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I've been searching all around to find a tutorial on analyzing/designing a positive feedback amplifier, especially a single transistor in common collector mode, but with no luck...

So, lets say I have this circuit:

schematic

simulate this circuit – Schematic created using CircuitLab

I was able to design the DC part of the oscillator, the operating point. But I just cant get my head around, how to design the AC part.

How would I calculate the values for the positive feedback capacitive divider network? Also, is there any universal way of analyzing transistor feedback circuits? I would really appreciate a step by step guide.

Thanks in advance!

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"How would I calculate the values for the positive feedback capacitive divider network? Also, is there any universal way of analyzing transistor feedback circuits? I would really appreciate a step by step guide."

What is your intention for positive feedback? For normal amplification purposes we use negative feedback (dc and ac). There is one application only which uses positive signal feedback: Harmonic oscillators.

Regarding an "universal way" for analyzing feedback loops: At first, you must identify the feedback loop. There are some special methods to calculate/simulate the gain within this loop. This "loop gain LG" is used to prove/justify stability properties of the circuit. By the way, this "loop gain" LG also appears in the denominator D of the closed-loop gain function (D=1-LG).

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  • \$\begingroup\$ My intentions are to keep the oscillations going. Isn't this what positive feedback is about? I guess, I forgot to add, I am a hobbyst electrical engineer and am not yet familiar with these symbols. If its possible, I would ask for a bit more in depth calculations. \$\endgroup\$ – Golaž Aug 14 '14 at 15:46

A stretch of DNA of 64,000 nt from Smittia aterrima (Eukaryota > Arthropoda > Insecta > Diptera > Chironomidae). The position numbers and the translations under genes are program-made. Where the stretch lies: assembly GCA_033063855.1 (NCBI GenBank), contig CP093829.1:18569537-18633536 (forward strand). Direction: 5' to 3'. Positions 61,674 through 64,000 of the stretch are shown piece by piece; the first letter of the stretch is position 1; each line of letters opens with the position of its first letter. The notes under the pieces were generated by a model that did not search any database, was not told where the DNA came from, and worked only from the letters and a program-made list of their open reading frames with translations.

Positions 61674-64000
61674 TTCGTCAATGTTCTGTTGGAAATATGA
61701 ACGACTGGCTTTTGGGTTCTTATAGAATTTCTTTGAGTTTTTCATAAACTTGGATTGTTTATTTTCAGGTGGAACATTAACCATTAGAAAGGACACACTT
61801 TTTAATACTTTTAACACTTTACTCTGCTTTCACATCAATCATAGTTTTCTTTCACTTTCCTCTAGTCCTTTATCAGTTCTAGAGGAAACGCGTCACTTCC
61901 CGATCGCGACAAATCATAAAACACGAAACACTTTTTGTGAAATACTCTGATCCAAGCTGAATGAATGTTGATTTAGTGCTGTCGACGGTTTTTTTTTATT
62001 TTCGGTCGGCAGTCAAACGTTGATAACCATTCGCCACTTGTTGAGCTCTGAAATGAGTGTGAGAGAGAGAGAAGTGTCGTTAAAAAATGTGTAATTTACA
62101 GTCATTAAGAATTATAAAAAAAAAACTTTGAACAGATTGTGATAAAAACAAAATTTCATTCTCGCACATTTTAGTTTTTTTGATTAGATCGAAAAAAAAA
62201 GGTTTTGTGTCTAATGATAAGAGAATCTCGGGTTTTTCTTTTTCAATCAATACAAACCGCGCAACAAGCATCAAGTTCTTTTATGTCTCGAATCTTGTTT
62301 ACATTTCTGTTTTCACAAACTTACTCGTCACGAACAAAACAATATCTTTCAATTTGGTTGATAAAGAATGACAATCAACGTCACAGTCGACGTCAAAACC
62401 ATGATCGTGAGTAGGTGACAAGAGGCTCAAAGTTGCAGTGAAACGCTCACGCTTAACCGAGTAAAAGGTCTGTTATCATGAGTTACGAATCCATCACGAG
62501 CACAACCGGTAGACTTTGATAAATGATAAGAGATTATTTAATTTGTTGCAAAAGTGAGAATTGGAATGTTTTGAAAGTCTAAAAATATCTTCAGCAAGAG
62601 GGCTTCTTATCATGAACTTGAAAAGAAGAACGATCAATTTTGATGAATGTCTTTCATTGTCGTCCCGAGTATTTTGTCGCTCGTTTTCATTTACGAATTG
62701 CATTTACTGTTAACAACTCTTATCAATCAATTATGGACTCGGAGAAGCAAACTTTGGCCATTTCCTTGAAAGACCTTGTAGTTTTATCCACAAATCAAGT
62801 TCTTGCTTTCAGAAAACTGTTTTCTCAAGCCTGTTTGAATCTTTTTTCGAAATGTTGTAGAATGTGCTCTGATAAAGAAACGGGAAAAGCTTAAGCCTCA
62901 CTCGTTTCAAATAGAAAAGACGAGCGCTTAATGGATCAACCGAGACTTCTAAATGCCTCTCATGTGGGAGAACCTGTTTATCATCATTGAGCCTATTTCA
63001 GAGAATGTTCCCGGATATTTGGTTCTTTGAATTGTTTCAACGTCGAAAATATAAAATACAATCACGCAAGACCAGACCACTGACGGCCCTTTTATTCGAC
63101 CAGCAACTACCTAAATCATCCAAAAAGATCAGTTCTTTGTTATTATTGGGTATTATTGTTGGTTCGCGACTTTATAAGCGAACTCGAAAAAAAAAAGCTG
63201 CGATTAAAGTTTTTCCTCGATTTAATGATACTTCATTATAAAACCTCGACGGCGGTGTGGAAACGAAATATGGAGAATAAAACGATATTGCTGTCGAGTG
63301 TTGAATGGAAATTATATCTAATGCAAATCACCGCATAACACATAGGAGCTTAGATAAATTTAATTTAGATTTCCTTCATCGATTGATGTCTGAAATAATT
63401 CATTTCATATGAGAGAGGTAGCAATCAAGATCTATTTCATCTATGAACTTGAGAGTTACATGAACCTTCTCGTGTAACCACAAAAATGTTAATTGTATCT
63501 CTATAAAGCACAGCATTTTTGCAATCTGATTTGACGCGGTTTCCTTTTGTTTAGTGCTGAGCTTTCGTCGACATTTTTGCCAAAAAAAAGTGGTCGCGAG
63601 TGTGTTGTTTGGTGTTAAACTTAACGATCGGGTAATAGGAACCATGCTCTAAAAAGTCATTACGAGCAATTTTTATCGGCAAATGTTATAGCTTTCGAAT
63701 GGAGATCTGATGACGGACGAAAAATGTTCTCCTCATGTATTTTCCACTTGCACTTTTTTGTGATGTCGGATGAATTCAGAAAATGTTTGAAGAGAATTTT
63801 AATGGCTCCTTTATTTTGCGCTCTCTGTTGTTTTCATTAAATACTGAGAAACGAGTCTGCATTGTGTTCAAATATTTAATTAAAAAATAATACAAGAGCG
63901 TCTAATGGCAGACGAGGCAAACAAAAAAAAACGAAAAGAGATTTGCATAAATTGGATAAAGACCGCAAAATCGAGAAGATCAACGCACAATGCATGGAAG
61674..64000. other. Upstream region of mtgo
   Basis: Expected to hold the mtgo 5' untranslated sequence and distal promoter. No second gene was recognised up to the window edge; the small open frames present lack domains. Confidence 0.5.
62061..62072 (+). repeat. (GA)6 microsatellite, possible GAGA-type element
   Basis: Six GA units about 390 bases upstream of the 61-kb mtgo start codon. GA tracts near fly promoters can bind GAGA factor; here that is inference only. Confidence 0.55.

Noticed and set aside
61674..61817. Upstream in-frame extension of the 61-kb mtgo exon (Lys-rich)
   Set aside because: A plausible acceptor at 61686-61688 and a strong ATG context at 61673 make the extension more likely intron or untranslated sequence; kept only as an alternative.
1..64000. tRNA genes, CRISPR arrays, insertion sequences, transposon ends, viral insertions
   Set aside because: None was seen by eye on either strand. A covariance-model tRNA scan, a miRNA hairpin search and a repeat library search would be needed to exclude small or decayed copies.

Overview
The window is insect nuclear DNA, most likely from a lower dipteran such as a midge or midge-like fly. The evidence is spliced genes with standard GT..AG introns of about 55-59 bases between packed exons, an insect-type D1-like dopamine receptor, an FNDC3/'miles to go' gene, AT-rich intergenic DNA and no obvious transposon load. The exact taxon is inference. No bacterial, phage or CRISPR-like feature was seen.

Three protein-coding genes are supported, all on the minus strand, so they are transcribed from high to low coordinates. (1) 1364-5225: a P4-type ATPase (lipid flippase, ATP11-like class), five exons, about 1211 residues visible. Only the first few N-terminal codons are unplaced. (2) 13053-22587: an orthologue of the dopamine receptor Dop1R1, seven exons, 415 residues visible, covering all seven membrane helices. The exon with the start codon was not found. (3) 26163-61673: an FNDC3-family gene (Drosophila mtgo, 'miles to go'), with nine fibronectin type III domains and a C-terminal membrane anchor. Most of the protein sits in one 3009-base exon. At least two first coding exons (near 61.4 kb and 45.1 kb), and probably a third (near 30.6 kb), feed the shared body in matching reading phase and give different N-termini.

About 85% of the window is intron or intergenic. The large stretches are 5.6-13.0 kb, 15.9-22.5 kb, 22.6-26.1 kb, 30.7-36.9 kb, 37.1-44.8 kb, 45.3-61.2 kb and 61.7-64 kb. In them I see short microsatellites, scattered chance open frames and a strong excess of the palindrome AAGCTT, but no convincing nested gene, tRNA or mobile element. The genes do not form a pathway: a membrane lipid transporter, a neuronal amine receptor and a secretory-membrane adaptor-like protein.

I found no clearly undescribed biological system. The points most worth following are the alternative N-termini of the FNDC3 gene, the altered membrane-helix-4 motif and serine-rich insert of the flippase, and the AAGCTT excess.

• \$\begingroup\$ So you intend to design an oscillator, correct? In this case, you must ensure that the oscillation condition (unity loop gain) is fulfilled for one singel frequency only! \$\endgroup\$ – LvW Aug 14 '14 at 15:58
  • \$\begingroup\$ Yes, I intent to design a 27 MHz oscillator using XTAL. How would I ensure that? \$\endgroup\$ – Golaž Aug 14 '14 at 16:02
  • \$\begingroup\$ What is the source of the circuit? Either you have designed it by yourself or you have found it somewhere. In the first case - you know the task of each part, and in the second case you should read the circuit´s description. \$\endgroup\$ – LvW Aug 14 '14 at 16:27
  • \$\begingroup\$ The original circuit was meant for 12V, while I intend to power it from 6V. Which requires different values. I would also like to learn analyzing them, thats why I am asking. \$\endgroup\$ – Golaž Aug 14 '14 at 16:46

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